Components There are multiple components to economic systems. Decision-making structures of an economy determine the use of economic inputs (the means of production), distribution of output, the level of centralization in decision-making, and who makes these decisions. Decisions might be carried out by industrial councils, by a government agency, or by private owners. Some aspects of these structures include: Coordination mechanism: How information is obtained and used to coordinate economic activity. The two dominant forms of coordination include planning and the market; planning can be either centralized or de-centralized, and the two mechanisms are not mutually exclusive. Productive property rights: This refers to ownership (rights to the proceeds of output generated) and control over the use of the means of production. They may be owned privately, by the state, by those who use it, or held in common by society. Incentive system: A mechanism for inducing certain economic agents to engage in productive activity; it can be based on either material reward (compensation) or moral reward (social prestige).[3] [edit]Types Marxist-Leninist Communist states (red) and formerly Communist-run (orange) countries of the world. There are several basic questions that must be answered in order for an economy to run satisfactorily. The scarcity problem, for example, requires answers to basic questions, such as: what to produce, how to produce it, and who gets what is produced. An economic system is a way of answering these basic questions, and different economic systems answer them differently. Many different objectives may be seen as desirable for an economy, like efficiency, growth, liberty, and equality.[4] Economic systems can be divided by the way they allocate economic inputs (the means of production) and how they make decisions regarding the use of inputs. A common distinction of great importance is that between capitalism (a market economy) and socialism (economic planning). In a capitalist economic system, production is carried out to maximize private profit, decisions regarding investment and the use of the means of production are determined by competing business owners in the marketplace; production takes place within the process of capital accumulation. The means of production are owned primarily by private enterprises and decisions regarding production and investment determined by private owners in capital markets. Capitalist systems range from laissez-faire, with minimal government regulation and state enterprise, to regulated and social market systems, with the stated aim of ensuring social justice and a more equitable distribution of wealth (see welfare state) or ameliorating market failures (see economic intervention). In a socialist economic system, production is carried out to directly satisfy economic demand by producing goods and services for use; decisions regarding the use of the means of production are adjusted to satisfy economic demand, investment (control over the surplus value) is carried out through a mechanism of inclusive collective decision-making. The means of production are either publicly owned, or are owned by the workers cooperatively. A socialist economic system that is based on the process of capital accumulation, but seeks to control or direct that process through state ownership or cooperative control to ensure stability, equality or expand decision-making power, are market socialist systems. The basic and general economic systems are: Market economy ("hands off" systems, such as Laissez-faire capitalism) Mixed economy (a hybrid that blends some aspects of both market and planned economies) Planned economy ("hands on" systems, such as state socialism or state capitalism) Traditional economy (a generic term for older economic systems) Command (Centrally Planned) Economic Systems: (a generic term for older economic systems) Participatory economics (a system where the production and distribution of goods is guided by public participation) Gift economy (where an exchange is made without any explicit agreement for immediate or future rewards) Barter economy (where goods and services are directly exchanged for other goods or services)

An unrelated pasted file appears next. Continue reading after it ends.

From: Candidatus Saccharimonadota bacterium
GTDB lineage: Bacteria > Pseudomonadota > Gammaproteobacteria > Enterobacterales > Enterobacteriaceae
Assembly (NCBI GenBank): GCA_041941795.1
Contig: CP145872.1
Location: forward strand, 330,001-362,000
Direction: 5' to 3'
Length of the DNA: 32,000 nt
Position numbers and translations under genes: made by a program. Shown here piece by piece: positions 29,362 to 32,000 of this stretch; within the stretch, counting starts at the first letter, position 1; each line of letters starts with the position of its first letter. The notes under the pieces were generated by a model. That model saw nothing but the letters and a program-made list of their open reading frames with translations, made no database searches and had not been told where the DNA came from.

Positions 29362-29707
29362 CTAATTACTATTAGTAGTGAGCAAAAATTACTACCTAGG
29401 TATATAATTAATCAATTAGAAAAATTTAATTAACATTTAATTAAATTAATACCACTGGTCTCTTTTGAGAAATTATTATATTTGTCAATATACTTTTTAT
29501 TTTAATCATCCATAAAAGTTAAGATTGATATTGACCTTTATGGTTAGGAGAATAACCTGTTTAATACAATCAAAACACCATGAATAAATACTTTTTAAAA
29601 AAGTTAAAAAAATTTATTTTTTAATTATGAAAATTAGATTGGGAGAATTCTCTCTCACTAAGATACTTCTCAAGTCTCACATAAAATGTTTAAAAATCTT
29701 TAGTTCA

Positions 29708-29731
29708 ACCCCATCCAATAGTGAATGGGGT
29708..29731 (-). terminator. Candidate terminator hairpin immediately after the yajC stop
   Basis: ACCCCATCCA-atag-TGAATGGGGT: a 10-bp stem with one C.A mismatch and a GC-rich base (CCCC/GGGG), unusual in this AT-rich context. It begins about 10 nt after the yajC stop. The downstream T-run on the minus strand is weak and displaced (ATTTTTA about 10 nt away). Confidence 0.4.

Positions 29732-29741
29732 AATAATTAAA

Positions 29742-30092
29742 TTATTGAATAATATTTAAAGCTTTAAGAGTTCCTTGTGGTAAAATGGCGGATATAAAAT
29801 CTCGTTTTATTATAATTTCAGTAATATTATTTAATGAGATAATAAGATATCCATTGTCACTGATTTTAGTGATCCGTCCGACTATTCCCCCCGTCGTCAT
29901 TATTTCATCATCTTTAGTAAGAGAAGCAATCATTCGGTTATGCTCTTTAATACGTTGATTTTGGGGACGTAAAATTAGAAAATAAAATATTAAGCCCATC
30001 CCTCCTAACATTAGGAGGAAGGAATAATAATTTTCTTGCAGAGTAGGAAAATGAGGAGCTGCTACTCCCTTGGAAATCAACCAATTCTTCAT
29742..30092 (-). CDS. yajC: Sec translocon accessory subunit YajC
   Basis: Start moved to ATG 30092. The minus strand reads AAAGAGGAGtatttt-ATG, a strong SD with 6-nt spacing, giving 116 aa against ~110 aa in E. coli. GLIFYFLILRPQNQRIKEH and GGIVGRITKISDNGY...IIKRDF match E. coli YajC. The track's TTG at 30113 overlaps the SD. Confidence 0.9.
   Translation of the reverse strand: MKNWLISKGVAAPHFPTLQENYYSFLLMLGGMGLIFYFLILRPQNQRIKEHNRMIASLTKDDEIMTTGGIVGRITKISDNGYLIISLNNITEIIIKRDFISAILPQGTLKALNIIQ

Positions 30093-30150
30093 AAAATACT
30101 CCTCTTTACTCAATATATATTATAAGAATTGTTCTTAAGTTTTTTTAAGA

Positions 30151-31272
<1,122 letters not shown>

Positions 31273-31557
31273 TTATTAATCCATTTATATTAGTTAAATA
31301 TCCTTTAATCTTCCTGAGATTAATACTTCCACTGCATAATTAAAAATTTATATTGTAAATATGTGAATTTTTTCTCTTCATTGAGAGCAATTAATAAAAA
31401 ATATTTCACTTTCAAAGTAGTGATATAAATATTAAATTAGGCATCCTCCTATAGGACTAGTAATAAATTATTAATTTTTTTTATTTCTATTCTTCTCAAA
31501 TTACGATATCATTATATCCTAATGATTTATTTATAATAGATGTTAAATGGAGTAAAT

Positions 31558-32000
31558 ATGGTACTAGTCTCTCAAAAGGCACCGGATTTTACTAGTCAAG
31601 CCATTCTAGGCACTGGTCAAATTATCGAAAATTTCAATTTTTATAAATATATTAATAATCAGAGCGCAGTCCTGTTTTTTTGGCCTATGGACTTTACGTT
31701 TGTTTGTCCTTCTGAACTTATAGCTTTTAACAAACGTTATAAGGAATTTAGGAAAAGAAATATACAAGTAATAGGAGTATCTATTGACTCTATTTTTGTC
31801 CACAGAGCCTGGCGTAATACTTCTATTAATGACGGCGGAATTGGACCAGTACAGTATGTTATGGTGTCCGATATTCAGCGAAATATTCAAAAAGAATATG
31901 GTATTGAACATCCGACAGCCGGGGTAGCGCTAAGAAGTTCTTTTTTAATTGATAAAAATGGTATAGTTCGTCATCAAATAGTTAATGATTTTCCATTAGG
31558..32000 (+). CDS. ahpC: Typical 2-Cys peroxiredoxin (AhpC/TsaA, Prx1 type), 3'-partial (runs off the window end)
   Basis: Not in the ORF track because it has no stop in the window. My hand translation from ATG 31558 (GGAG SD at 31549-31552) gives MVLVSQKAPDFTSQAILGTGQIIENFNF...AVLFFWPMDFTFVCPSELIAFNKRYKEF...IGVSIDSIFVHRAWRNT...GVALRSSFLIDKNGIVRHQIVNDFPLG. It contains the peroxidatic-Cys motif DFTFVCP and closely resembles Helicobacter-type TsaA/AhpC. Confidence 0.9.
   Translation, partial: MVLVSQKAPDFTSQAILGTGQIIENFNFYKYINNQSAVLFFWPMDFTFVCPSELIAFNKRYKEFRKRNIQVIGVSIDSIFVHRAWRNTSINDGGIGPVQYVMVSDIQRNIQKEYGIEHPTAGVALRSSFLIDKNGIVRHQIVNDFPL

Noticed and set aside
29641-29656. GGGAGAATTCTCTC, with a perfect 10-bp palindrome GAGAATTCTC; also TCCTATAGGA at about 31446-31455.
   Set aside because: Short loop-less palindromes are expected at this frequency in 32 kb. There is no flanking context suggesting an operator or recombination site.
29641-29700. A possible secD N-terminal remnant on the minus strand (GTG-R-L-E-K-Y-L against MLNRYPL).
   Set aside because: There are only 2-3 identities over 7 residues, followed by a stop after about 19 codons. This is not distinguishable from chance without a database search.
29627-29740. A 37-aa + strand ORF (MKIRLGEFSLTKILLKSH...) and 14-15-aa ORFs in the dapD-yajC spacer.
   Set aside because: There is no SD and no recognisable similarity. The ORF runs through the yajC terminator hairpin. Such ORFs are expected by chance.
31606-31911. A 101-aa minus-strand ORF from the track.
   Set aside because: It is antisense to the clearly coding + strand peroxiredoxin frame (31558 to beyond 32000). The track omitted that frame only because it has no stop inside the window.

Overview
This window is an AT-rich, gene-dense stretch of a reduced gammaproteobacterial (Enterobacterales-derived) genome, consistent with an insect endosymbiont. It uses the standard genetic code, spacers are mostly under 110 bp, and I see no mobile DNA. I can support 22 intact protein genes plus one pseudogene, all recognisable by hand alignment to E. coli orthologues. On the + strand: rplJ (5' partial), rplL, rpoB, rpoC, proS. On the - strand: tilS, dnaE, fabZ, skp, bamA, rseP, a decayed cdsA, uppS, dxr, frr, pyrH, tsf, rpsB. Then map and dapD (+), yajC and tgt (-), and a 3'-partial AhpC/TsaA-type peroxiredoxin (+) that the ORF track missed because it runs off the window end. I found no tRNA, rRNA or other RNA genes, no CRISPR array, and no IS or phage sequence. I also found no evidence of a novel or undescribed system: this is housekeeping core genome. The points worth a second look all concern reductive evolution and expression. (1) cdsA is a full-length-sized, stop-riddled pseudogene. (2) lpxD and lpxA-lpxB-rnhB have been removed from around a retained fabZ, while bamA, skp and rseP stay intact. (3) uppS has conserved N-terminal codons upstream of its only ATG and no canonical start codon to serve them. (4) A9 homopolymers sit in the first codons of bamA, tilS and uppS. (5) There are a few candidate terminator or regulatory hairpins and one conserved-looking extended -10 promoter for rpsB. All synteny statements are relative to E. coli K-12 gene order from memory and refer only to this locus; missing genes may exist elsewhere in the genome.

Types of socialist systems Economic systems can be subdivided by their coordinating mechanism (planning and markets) into planned socialist market socialist systems. Additionally, socialism can be divided based on the ownership of the means of production into those that are based on public ownership, worker or consumer cooperatives and common ownership (i.e., non-ownership). Communism is a hypothetical stage of Socialist development articulated by Marx as "second stage Socialism" in Critique of the Gotha Program, whereby economic output is distributed based on need and not simply on the basis of labor contribution. The primary concern for socialist planned economies is to coordinate production to directly satisfy human needs/economic demand (as opposed to generate profit and satisfy needs as a byproduct of pursuing profit), to advance the productive forces of the economy while being immune to the systemic inefficiencies (cyclical processes) and crisis of overproduction that plagues capitalism so that production would be subject to the needs of society as opposed to being ordered around capital accumulation.[5][6] In orthodox Marxism, the mode of production is tantamount to the subject of this article, determining with a superstructure of relations the entirety of a given culture or stage of human development.